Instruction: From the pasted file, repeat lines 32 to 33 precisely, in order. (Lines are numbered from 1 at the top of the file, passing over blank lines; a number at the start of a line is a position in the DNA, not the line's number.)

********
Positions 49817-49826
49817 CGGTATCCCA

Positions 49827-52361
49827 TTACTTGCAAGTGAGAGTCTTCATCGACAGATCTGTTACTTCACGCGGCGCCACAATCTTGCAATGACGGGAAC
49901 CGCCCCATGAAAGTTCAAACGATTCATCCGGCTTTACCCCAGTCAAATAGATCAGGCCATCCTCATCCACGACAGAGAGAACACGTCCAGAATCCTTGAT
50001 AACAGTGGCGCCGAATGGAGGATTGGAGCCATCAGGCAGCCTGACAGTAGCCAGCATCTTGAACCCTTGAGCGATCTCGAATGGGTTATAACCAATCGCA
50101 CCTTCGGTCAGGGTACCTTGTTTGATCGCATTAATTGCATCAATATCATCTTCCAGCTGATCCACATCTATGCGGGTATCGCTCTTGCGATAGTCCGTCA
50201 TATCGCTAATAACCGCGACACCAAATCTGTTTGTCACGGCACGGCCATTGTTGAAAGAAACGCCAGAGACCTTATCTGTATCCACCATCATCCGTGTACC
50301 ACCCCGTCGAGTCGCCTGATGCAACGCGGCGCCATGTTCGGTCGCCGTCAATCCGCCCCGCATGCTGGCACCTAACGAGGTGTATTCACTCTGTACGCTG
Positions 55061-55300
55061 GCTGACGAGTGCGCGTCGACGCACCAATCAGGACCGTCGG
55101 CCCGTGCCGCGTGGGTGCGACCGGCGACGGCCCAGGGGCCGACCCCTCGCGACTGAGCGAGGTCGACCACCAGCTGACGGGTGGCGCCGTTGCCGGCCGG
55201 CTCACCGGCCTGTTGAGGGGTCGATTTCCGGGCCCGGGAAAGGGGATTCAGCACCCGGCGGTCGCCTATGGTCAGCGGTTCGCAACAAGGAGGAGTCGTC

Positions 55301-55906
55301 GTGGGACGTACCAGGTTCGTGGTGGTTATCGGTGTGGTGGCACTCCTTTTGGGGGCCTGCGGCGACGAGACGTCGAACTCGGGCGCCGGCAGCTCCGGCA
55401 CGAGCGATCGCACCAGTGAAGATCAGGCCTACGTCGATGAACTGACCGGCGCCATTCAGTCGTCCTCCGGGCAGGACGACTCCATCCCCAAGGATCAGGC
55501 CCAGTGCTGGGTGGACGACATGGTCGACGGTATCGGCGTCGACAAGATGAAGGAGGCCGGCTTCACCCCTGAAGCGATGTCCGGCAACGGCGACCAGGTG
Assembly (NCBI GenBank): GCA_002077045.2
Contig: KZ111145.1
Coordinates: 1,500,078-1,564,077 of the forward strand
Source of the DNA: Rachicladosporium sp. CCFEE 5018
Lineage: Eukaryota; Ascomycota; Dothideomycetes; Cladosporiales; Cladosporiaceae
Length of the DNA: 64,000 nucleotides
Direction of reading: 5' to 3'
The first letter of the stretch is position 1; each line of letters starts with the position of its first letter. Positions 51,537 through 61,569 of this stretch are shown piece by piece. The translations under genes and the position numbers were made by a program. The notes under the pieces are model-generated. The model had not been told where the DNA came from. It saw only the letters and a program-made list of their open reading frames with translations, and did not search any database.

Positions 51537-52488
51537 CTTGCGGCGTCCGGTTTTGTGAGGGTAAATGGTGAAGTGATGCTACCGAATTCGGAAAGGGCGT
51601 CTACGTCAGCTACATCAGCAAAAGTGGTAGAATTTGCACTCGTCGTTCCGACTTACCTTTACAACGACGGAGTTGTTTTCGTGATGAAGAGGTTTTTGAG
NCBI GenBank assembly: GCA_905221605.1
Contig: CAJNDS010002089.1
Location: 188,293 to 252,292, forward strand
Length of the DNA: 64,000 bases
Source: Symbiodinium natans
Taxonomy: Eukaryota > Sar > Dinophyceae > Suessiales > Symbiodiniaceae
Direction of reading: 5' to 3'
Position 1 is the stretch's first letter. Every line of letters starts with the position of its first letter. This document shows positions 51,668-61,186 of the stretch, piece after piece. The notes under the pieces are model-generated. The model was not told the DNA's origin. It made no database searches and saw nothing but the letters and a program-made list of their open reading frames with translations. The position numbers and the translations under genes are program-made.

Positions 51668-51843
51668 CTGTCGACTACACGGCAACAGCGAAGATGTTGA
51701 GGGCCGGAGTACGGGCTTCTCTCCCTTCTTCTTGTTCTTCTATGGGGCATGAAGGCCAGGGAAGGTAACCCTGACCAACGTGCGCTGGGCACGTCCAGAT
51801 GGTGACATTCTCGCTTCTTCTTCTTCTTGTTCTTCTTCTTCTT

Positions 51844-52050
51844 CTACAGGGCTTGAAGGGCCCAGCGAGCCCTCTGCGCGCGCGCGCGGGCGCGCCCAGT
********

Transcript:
Length of the DNA: 64,000 bases
Source: Symbiodinium natans